Understanding personal finances can feel daunting. There are a lot of terms that might not make sense and are easy to mix up, and there can even be complicated math. At OneMain Financial we realize not everyone is a financial expert, and we don’t think you have to be. That being said, no one can ignore money altogether because our own financial picture impacts our lives every day. 

We like to think it’s called personal finance for a reason — what you really need to know is you. 

Your income

You likely know your annual salary or hourly rate off the top of your head, but the more important number is what you bring home in each paycheck. Remember: employers take out taxes and often other money for benefits, like health insurance, as well. If you get a standard paycheck every week or two, add them up to tally your monthly pay. If your paychecks vary because of hours or commission, or you also get tips, try adding together a few months and figuring out the average.

Your bills

“[Y]ou should know your money — how much you bring in, how much you pay out, and how much you owe.”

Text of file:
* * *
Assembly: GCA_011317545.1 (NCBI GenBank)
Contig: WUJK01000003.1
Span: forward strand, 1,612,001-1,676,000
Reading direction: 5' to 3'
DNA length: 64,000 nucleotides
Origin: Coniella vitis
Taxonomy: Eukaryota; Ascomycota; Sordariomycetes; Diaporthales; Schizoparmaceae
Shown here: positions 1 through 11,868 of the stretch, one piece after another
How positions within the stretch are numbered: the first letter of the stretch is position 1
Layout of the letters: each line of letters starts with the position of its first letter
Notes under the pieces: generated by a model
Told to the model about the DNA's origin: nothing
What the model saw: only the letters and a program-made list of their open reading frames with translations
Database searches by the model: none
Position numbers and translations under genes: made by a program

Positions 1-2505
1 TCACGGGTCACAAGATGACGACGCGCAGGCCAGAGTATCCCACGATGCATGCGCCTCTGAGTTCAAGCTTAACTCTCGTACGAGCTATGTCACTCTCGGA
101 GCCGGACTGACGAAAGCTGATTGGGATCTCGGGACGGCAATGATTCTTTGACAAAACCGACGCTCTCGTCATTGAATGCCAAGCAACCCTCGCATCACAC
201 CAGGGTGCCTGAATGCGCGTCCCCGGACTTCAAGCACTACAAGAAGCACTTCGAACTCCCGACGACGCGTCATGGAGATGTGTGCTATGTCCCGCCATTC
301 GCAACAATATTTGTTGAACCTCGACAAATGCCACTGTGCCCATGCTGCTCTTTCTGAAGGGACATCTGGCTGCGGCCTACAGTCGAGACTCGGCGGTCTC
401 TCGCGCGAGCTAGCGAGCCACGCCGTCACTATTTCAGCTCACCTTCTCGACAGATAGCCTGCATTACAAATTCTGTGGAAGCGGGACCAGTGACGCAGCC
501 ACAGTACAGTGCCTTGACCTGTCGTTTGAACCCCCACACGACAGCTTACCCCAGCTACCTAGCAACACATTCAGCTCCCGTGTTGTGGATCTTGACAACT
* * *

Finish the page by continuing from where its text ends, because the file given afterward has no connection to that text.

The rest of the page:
As much as we might want to avoid them, it’s important to open all of your bills. Know the exact price of things that stay the same each month, like housing costs, car payments and cellphone bills. You also want to have an idea of what you pay in varying expenses each month, such as food, utilities, or gas for your car. Don’t forget to add monthly payments on any loans or credit cards.    

Your debt

Most people have a few kinds of debt such as car loans, credit cards and student loans. Know what you owe and the interest rates you’re paying for each debt. You don’t have to become an expert on annual percentage rates (APR), but knowing the rates you pay will help you understand whether you’re getting a good deal, or if a new credit card, or even a personal loan for debt consolidation, could save you money.    

Your credit score

Everybody wants to know your credit score. It’s not just mortgage lenders, credit card companies or car dealerships anymore. Your landlord, insurance company and even your future employer may look at it. You need to look too. Start by ordering your free credit report from one or more of the credit bureaus. It will have your score and the information they used to calculate it, like your credit card accounts and balances.

Unless you have hours to kill or miss high school math, you don’t need to be able to calculate compound interest in your head. Most people will never be called upon to remember the difference between net and gross income. But you should know your money — how much you bring in, how much you pay out, and how much you owe. This can help you pay your bills on time, find better credit or loan offers and reach personal financial goals, such as getting out of debt, buying a new car or increasing your savings.